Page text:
David Lan Pham
Mai An Tiem and the watermelon
Mai An Tiem was tied to the appearance of the watermelon in the Vietnamese people’s minds.
According to the oral tale, Mai An Tiem was from a Southern country. He was sold to King Hung Vuong III as a slave. At that time Champa wasn’t born yet. Mai An Tiem could be a Cham, a Khmer, a Malaysian or an Indonesian.
Malaysia and Indonesia got in touch with the Hindu traders in the 2nd century AD. They were Brahmans before converting to Islam in the 13th century AD. So were the Cham.
Mai An Tiem was intelligent, active and sociable. He learned to speak fluent Vietnamese in a short time. He was trusted by King Hung Vuong III, who gave him and his wife a lot of favor. Mai An Tiem enjoyed princely life. Some officials were jealous of him. They tried to discredit him and to separate him from the King.
One day, a courtier told the King that Mai An Tiem was insolent and unthankful to the King when saying all the comforts he has belonged to him in his past life. The King was very angry. He asked his courtiers how to punish Mai An Tiem.
Life in prison?
King Hung Vuong agreed to banish Mai An Tiem and his wife to an unpopulated island in Nga Son district, Thanh Hoa province. Mai An Tiem and his wife lived a miserable life on the island.
Suddenly a bird spread some seeds which grew into vines bearing big fruits. Those were vines of watermelon. Mai An Tiem enlarged the plantation of watermelons. He sold them to the Chinese traders in exchange for rice, fresh water, salted fish, Chinese silk etc. He got richer and richer. The Chinese liked watermelons very much. They ate them and said: “Hau! Hau!” (edible; good). From ‘Hau’ in Cantonese the Vietnamese called them Dua Hau (dua: melon) or Tay Qua based on Xigua in Mandarin (melon from the West).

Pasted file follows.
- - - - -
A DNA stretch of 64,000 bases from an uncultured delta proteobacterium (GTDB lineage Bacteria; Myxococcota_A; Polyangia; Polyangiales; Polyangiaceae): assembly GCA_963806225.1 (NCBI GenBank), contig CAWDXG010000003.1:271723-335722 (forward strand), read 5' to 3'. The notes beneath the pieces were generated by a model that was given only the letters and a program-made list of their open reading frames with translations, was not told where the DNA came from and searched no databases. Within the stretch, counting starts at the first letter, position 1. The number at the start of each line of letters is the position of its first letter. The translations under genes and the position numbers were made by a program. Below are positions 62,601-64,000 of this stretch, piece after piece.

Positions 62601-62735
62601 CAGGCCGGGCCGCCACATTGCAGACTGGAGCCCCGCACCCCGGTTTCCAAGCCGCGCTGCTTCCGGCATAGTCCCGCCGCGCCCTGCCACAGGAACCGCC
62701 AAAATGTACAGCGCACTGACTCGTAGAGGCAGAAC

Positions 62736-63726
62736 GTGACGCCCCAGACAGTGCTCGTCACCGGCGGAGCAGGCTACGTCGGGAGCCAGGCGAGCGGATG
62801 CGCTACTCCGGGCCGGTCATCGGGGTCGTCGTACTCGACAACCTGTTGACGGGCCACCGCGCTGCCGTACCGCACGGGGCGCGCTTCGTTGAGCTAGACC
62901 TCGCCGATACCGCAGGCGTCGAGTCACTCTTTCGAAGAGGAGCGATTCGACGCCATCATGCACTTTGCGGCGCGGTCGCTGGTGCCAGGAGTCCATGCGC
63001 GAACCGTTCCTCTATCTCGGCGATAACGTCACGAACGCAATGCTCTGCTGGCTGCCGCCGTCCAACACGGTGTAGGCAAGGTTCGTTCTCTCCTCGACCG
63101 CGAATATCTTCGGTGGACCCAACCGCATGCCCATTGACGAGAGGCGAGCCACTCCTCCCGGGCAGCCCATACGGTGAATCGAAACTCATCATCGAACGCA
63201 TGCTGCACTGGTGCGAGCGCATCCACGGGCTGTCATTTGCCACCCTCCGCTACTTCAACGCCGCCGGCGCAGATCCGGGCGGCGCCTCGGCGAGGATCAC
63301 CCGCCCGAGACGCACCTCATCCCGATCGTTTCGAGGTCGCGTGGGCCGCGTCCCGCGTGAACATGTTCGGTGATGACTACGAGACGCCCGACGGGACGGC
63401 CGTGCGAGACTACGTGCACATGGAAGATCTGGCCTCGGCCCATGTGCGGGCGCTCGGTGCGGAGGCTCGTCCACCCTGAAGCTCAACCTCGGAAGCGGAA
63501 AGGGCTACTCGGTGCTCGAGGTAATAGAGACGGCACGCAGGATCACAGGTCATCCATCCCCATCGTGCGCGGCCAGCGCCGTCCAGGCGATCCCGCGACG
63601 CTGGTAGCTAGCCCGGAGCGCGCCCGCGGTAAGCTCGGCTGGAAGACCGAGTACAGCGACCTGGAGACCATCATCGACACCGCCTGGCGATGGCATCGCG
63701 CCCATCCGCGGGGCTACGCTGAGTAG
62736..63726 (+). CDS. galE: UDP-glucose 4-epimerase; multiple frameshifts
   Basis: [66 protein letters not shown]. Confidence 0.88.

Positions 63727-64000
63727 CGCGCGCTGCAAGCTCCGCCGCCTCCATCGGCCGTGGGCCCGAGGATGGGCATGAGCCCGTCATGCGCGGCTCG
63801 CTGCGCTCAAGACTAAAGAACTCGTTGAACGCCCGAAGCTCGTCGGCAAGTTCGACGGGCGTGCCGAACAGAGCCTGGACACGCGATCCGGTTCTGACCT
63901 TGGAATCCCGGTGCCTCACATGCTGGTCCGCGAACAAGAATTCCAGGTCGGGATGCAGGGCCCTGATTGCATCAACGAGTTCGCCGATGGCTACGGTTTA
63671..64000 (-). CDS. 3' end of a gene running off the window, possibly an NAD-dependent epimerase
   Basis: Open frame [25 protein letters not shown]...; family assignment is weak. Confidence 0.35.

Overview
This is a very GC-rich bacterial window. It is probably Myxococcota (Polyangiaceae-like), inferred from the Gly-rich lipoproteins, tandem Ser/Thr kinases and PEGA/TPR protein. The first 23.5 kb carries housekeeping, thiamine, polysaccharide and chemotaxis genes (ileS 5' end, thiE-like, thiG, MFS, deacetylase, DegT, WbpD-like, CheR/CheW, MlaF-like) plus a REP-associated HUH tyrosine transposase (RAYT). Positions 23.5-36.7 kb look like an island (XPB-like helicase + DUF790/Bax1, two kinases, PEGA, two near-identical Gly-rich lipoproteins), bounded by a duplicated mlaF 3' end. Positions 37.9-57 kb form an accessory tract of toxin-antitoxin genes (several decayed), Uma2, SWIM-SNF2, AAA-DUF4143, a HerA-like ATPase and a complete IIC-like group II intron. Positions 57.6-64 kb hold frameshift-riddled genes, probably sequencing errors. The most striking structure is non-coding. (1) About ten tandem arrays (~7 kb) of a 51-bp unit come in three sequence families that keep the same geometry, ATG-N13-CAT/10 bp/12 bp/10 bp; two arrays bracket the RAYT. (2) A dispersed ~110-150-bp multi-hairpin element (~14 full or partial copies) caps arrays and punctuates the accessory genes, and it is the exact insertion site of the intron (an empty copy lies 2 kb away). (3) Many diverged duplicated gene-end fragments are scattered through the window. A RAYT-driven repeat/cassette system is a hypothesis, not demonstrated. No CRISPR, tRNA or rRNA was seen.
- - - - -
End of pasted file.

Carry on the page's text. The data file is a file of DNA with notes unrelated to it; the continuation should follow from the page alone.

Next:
At present Mai An Tiem Festival is celebrated annually on the 11th day of the Third Month of the Lunar Calendar in Nga Phu village, Nga Son district, Thanh Hoa province.
The Hong Bang Dynasty (2879- 258 BC) consisted of 18 Kings Hung Vuong. In this period of time Vietnam wasn’t under Chinese rule yet. According to the oral tale, Mai An Tiem sold watermelons to the Chinese traders.
It was written in history the Chinese knew watermelons in the 10th century AD. They were right to call the watermelon Xigua (Tay Qua) which means the melon from the West.
The watermelons (scientific name: Citrulus vulgaris Family: Cucurbitaceae) were originated from the Kalahari Desert, Botswana, Africa. Watermelon seeds were found in the Tomb of Tutankhamon in Egypt (14th century BC).
To China and Vietnam Africa is in the West. For that reason the Chinese call watermelons Xigua. The Vietnamese call them Tay Qua phoneticized from Xigua.
Do you believe Mai An Tiem sold watermelons to the Chinese traders tens of centuries before the latter knew watermelons in the 10th century? The Hindus grew watermelons in the 7th century AD.
The strange thing was that Mai An Tiem sold watermelons to the Chinese traders without knowing the name of the items he sold. The seller named them DUA HAU or TAY QUA phoneticized from Cantonese HAU or from Mandarin XIGUA used by the Chinese traders!
David Lan Pham, F.A.B.I.